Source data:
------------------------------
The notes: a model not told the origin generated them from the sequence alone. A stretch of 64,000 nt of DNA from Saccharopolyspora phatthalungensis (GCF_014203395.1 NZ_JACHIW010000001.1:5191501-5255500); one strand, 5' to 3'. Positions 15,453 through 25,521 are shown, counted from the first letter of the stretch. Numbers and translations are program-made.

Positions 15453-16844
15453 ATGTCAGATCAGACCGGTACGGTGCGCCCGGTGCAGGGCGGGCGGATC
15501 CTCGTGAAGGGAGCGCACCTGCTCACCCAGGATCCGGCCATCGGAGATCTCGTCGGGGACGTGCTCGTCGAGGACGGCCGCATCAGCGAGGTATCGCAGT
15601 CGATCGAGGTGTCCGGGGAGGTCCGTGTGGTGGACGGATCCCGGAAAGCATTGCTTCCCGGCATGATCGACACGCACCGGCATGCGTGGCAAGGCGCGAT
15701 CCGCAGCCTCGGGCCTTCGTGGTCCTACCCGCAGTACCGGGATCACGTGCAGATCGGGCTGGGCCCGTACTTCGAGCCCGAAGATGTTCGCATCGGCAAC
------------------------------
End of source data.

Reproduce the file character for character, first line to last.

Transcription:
The notes: a model not told the origin generated them from the sequence alone. A stretch of 64,000 nt of DNA from Saccharopolyspora phatthalungensis (GCF_014203395.1 NZ_JACHIW010000001.1:5191501-5255500); one strand, 5' to 3'. Positions 15,453 through 25,521 are shown, counted from the first letter of the stretch. Numbers and translations are program-made.

Positions 15453-16844
15453 ATGTCAGATCAGACCGGTACGGTGCGCCCGGTGCAGGGCGGGCGGATC
15501 CTCGTGAAGGGAGCGCACCTGCTCACCCAGGATCCGGCCATCGGAGATCTCGTCGGGGACGTGCTCGTCGAGGACGGCCGCATCAGCGAGGTATCGCAGT
15601 CGATCGAGGTGTCCGGGGAGGTCCGTGTGGTGGACGGATCCCGGAAAGCATTGCTTCCCGGCATGATCGACACGCACCGGCATGCGTGGCAAGGCGCGAT
15701 CCGCAGCCTCGGGCCTTCGTGGTCCTACCCGCAGTACCGGGATCACGTGCAGATCGGGCTGGGCCCGTACTTCGAGCCCGAAGATGTTCGCATCGGCAAC